2 - 8 May, 2001

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SWim, It’s working, it’s working

The campaign for a Switzerland in the Mediterranean (SWim) is slowly but surely finding a very receptive audience.

The fault lies with the pro-EU lobby which is unfocused, disorganised and lacks a charismatic leader.

The only flak levied at the Swim campaign is handled by two to three Nationalist party spokesmen, who lack the respect of most independent minded people and who are in no mood for listening to more anti-Alfred Sant diatribes.

MIC have their up and downs, but most of the time they are caught in tit for tat statements justifying their objective campaigning.

The EU campaign has to be direct, abrasive and headed by a person who does not have an axe to grind or a paycheque to collect.

The EU campaigners need to detach themselves from the government and walk down an alternative route.

The stark reality is that when the truth about the European Union surfaces, there will be more people on the political right than on the political left who will take a position against accession.

The tactic is to appeal to the intellectual class within the Labour party, because these are intrinsically in favour of Europe.

The issues that need to be raised are fundamentally the following:
The first is that, without Europe, our economy will not grow. By opting out of Europe we will simply fall apart.

The second is that Europe will be a loose federation of 500 million citizens and this will offer endless economic possibilities. Staying out will mean that we will lose out.

The third is that we owe it to our children and the younger generation to be there at par with the other countries.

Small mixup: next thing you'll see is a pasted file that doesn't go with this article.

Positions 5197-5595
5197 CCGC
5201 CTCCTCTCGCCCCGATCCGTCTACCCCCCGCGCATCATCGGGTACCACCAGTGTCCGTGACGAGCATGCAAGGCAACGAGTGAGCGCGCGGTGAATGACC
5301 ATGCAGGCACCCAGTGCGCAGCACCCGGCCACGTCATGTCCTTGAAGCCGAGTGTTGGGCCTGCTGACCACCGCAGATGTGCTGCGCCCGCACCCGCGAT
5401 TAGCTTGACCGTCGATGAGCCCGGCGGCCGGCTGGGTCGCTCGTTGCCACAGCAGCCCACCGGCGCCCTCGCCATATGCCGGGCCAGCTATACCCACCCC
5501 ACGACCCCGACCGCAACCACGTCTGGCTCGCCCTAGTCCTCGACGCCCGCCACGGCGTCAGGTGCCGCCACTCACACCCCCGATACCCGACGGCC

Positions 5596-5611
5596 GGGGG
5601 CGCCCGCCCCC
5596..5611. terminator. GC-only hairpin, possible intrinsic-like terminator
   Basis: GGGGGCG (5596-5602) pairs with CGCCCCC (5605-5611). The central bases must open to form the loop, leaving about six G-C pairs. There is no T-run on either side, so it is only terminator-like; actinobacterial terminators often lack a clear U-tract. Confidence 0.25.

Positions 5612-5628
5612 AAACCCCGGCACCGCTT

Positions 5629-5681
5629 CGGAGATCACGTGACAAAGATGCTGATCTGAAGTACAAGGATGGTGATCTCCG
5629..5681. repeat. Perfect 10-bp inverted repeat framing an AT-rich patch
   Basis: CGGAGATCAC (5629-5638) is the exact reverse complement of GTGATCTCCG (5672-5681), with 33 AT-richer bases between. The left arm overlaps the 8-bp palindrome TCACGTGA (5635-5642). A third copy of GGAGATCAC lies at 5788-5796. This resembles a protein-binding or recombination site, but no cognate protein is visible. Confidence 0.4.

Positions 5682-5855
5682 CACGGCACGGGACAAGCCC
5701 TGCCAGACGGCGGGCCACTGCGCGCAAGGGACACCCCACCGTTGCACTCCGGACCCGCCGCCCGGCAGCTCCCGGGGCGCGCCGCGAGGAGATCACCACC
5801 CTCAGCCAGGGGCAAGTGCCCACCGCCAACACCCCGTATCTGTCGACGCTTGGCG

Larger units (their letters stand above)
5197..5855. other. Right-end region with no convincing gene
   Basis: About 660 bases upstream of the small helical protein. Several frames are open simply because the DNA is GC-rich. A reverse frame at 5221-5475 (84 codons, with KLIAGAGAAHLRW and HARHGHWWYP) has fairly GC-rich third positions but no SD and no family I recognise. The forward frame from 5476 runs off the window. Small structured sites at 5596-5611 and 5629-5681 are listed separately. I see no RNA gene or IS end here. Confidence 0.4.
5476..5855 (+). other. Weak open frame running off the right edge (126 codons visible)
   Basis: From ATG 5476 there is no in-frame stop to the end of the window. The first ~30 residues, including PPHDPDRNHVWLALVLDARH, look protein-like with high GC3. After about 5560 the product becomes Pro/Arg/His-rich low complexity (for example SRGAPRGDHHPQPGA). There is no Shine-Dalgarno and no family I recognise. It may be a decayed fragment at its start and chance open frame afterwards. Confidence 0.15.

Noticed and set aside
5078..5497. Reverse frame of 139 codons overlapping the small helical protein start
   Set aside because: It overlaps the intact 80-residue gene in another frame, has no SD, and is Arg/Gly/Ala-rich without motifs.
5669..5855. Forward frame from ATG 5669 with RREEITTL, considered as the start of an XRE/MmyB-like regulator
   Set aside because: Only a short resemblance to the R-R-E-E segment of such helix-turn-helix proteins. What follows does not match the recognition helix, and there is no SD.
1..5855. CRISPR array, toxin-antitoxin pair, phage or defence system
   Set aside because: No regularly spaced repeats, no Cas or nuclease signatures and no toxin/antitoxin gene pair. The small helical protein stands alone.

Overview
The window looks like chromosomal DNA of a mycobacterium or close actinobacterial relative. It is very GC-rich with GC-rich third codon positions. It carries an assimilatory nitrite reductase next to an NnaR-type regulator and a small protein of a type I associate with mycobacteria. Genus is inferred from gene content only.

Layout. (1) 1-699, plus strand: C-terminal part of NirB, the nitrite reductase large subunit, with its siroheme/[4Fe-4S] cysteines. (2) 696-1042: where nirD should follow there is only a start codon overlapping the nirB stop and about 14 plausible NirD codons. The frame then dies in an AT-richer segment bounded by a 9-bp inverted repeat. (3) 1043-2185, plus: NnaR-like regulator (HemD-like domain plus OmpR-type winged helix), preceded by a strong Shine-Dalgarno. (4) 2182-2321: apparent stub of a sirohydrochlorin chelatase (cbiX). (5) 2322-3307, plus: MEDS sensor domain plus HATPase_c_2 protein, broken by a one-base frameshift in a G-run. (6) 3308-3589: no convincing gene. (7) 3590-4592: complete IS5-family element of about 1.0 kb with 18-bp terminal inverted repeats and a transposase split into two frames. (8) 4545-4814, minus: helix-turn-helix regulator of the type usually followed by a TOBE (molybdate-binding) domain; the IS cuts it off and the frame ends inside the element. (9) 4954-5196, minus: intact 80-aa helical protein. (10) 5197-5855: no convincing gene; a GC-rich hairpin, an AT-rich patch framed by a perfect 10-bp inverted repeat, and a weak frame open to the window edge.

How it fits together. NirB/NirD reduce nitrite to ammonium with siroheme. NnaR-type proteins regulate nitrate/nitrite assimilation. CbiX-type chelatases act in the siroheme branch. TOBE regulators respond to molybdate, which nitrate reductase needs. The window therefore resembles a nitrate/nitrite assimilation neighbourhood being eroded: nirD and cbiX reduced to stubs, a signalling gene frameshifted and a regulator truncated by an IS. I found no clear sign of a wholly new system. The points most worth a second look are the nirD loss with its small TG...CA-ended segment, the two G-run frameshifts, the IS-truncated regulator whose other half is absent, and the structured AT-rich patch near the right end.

The fourth is the issue that European Union has to be pictured as an issue of life or death.

And the last condition is that the government must get pre-accession funds to soften accession birth pangs.

(Let us not forget that Malta will be a contributor, not a recipient, of funds after some time).

Dr Alfred Sant has one very useful tool and this is called scare-mongering. He does this effectively but he has no concrete answers what Malta is to do out of Europe.

The yes for Europe campaign must brace itself for some tough talking – it cannot rest on its laurels and it must seek individuals who are not solely bred and fed by the Nationalist party or government machine.

That way, they will appear credible to the people that need to be convinced – the open minded middle classes consisting of Labourites and Nationalists.

Holding on steady on collective agreements

The collective agreements that are presently being negotiated offer another opportunity for mistakes.

There are some hefty requests being made: for example, University lecturers are calling for a 100% increase. Surely University staff need better wages, but not 100% back-dated for three years.

The same argument applies to MIA, MDS and others.

The government has made mistakes in the past and injected inflated salaries for the public sector and asked nothing in return.

The decision to instil a measure of benchmarking for efficiency in the public sector is a welcome motion. But what we need now is a serious overview of accountability in this sector.

The collective agreements are most of the time focused on salary structures but some, such as at the MDS, go further, with unions there asking for afternoons off in summer. A far-fetched request in this day and age.

Let us not make the mistake of forgetting the magnitude of our deficit and financial crises.

Saviour Balzan



The Business Times, Network House, Vjal ir-Rihan San Gwann SGN 07
Tel: (356) 382741-3, 382745-6 | Fax: (356) 385075 | e-mail: editorial@networkpublications.com.mt